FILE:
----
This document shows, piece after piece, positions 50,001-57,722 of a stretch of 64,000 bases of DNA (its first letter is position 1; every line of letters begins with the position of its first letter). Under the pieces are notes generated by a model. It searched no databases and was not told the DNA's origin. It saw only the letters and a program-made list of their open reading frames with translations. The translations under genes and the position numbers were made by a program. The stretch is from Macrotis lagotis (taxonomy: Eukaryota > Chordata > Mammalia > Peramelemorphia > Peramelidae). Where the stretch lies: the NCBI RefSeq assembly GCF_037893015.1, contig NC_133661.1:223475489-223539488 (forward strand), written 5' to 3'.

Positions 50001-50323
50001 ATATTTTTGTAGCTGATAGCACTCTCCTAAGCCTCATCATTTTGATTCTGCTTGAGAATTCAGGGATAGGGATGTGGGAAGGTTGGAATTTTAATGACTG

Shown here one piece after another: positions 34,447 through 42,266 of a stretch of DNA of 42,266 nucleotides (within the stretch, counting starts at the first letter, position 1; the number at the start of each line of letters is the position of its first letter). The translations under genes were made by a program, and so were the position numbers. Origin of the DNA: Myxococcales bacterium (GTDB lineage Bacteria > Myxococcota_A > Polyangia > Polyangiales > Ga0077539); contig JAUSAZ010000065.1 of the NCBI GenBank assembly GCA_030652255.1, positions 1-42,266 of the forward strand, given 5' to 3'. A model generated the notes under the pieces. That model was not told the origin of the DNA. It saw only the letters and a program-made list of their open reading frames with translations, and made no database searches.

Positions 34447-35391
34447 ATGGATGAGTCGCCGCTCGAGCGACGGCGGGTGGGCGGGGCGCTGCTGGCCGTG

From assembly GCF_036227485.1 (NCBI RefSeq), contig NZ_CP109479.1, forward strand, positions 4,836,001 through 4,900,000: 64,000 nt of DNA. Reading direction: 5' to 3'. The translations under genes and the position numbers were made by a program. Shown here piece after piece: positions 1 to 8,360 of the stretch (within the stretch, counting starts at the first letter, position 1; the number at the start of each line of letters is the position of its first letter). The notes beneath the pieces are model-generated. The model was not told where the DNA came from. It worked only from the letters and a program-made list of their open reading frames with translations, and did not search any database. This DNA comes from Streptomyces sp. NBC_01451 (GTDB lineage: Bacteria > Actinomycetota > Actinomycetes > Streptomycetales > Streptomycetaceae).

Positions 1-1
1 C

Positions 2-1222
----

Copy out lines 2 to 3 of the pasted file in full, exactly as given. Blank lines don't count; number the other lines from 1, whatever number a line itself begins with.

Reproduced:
Positions 50001-50323
50001 ATATTTTTGTAGCTGATAGCACTCTCCTAAGCCTCATCATTTTGATTCTGCTTGAGAATTCAGGGATAGGGATGTGGGAAGGTTGGAATTTTAATGACTG